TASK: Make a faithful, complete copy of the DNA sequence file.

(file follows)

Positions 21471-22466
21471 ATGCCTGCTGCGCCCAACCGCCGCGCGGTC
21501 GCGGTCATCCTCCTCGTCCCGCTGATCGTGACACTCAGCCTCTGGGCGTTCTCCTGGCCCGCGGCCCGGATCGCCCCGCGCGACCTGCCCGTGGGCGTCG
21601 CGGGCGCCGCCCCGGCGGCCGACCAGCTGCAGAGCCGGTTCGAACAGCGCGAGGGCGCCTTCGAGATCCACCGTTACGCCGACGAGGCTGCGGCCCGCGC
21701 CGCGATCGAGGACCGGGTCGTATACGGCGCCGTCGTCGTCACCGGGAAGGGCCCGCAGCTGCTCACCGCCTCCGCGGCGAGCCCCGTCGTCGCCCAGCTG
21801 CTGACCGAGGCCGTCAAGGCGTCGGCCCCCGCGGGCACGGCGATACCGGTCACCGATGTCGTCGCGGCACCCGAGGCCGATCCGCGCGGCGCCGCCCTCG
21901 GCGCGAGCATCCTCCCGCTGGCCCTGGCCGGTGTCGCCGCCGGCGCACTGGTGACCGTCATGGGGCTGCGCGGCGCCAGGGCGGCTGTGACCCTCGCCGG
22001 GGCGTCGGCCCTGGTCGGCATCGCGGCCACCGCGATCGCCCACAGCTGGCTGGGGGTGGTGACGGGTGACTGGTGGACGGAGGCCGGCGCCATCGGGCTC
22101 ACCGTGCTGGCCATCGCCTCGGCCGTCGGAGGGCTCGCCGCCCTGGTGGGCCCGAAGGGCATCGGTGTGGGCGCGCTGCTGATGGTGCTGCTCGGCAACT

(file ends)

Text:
Positions 21471-22466
21471 ATGCCTGCTGCGCCCAACCGCCGCGCGGTC
21501 GCGGTCATCCTCCTCGTCCCGCTGATCGTGACACTCAGCCTCTGGGCGTTCTCCTGGCCCGCGGCCCGGATCGCCCCGCGCGACCTGCCCGTGGGCGTCG
21601 CGGGCGCCGCCCCGGCGGCCGACCAGCTGCAGAGCCGGTTCGAACAGCGCGAGGGCGCCTTCGAGATCCACCGTTACGCCGACGAGGCTGCGGCCCGCGC
21701 CGCGATCGAGGACCGGGTCGTATACGGCGCCGTCGTCGTCACCGGGAAGGGCCCGCAGCTGCTCACCGCCTCCGCGGCGAGCCCCGTCGTCGCCCAGCTG
21801 CTGACCGAGGCCGTCAAGGCGTCGGCCCCCGCGGGCACGGCGATACCGGTCACCGATGTCGTCGCGGCACCCGAGGCCGATCCGCGCGGCGCCGCCCTCG
21901 GCGCGAGCATCCTCCCGCTGGCCCTGGCCGGTGTCGCCGCCGGCGCACTGGTGACCGTCATGGGGCTGCGCGGCGCCAGGGCGGCTGTGACCCTCGCCGG
22001 GGCGTCGGCCCTGGTCGGCATCGCGGCCACCGCGATCGCCCACAGCTGGCTGGGGGTGGTGACGGGTGACTGGTGGACGGAGGCCGGCGCCATCGGGCTC
22101 ACCGTGCTGGCCATCGCCTCGGCCGTCGGAGGGCTCGCCGCCCTGGTGGGCCCGAAGGGCATCGGTGTGGGCGCGCTGCTGATGGTGCTGCTCGGCAACT